National 11.8.2016 02:47 pm

‘Looking foreign’ gets man jailed for three months

Jose Lourenco (middle) with LRC's Candidate Attorney, Lara Sauerbier. Picture: LRC

Jose Lourenco (middle) with LRC's Candidate Attorney, Lara Sauerbier. Picture: LRC

The man was arrested under ‘the wrong section of the Immigration Act’.

A refugee from Angola found himself behind bars for a crime no worse than “looking foreign”.

According to the Legal Resources Centre (LRC), Jose Lourenco was locked up in Pollsmoor Prison for three months under “the wrong section of the Immigration Act”.

The LRC approached the Muizenberg Magistrates’ Court in Cape Town to ask for his release and he was finally released on Wednesday.

“The LRC were able to assist Jose Lourenco, a refugee from Angola, who was unlawfully detained in Pollmoor prison for three months. He was arrested because he ‘looked foreign’, under the wrong section of the Immigration Act, and detained amongst the general prison population without a warrant for his extended detention being issued after 48 hours, as stipulated by law.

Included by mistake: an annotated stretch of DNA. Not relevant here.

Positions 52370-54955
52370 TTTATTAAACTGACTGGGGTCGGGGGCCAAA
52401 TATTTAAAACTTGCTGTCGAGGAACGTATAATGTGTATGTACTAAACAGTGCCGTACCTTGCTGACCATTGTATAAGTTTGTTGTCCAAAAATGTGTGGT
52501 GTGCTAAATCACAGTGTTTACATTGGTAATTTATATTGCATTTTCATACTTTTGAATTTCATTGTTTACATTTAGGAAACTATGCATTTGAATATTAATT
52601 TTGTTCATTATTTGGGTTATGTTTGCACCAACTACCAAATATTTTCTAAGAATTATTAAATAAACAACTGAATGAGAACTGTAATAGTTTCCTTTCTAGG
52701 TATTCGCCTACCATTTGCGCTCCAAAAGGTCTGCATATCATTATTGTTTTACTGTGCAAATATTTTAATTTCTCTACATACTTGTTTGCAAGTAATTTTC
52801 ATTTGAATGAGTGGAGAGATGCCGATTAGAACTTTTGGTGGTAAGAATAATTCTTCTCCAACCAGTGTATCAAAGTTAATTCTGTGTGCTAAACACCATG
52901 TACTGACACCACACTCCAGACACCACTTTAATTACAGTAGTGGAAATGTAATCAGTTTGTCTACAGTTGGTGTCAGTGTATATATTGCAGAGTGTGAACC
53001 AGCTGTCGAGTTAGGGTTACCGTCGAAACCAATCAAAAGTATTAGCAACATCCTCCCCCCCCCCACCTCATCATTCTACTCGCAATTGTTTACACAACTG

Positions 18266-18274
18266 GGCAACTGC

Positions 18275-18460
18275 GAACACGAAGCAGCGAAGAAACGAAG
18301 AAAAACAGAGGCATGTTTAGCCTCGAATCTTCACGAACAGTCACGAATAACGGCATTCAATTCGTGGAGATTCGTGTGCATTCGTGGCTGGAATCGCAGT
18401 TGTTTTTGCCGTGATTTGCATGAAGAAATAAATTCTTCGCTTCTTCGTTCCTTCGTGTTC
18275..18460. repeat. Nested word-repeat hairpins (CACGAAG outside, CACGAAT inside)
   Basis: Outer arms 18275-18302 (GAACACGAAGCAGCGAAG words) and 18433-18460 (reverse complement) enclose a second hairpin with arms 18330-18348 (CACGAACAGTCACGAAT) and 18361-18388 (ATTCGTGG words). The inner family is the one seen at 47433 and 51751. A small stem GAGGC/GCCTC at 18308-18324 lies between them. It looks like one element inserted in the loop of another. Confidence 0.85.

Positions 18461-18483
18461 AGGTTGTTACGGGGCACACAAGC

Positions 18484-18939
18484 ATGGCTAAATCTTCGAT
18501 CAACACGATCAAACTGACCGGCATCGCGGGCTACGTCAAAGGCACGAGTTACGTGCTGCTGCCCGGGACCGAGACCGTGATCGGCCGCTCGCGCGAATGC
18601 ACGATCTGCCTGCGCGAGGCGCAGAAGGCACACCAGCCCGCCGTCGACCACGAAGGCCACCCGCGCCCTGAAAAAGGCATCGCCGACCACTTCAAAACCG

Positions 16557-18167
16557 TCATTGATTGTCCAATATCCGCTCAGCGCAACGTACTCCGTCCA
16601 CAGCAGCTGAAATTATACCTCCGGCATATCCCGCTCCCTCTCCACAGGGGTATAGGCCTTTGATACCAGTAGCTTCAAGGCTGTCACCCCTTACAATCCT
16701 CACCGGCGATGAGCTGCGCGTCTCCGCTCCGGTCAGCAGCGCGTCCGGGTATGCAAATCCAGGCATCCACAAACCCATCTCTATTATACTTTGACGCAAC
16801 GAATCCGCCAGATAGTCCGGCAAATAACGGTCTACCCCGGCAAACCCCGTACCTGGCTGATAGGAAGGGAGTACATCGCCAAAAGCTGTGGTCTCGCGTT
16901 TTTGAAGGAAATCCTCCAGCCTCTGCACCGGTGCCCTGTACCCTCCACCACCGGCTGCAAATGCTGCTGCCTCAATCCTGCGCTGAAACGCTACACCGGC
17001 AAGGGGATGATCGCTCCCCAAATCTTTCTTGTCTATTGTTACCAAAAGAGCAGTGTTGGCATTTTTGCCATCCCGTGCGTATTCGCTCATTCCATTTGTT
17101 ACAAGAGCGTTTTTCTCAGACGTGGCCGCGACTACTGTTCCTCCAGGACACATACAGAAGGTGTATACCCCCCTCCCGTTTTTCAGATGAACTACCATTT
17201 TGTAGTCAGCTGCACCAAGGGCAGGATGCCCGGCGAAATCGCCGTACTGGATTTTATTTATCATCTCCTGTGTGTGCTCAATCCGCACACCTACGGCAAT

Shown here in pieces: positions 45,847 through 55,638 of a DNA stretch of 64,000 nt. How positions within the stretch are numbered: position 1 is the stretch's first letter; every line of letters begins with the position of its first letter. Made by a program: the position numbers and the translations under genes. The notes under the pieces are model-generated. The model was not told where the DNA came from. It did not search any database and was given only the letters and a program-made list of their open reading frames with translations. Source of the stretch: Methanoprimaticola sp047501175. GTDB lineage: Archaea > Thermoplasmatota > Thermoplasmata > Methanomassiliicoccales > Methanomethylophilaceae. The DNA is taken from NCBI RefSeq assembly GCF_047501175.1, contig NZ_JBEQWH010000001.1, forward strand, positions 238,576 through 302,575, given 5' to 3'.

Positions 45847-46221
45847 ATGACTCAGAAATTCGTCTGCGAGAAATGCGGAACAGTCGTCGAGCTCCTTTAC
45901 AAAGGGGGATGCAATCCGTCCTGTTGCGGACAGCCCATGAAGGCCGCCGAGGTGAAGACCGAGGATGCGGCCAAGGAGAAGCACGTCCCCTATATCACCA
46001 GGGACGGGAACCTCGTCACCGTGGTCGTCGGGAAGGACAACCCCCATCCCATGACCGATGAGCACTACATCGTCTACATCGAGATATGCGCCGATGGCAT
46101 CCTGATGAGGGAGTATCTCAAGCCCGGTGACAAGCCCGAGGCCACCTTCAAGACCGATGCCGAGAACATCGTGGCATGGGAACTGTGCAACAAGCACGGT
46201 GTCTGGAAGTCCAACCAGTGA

“We approached the Muizenberg Magistrates’ Court to ask for his release. He was released [on Wednesday]. Here he is outside the court with LRC’s Candidate Attorney, Lara Sauerbier.”

The LRC has this week established a website called Xenowatch, which allows the reporting of xenophobia. The reported incidents will then be displayed graphically on the website, live.

The website has, however, not gone live yet.

“Xenowatch allows crowdsourcing of xenophobia-related incidents using free SMS, email, and our website,” the LRC explains.

“For the purposes of Xenowatch, xenophobia is any form of discrimination or violence against people due to their ethnic, linguistic or national background. This includes overt discrimination, threats of violence, and physical violence against people and/or their property. This behavior may be aimed at immigrants or refugees, but it may also target South Africans from other areas of the country, ethnic groups, religions or language groups. Even if such incidents intersect with other forms of crime (such as assaults, looting or violent protests), we would like to hear about them”.

 

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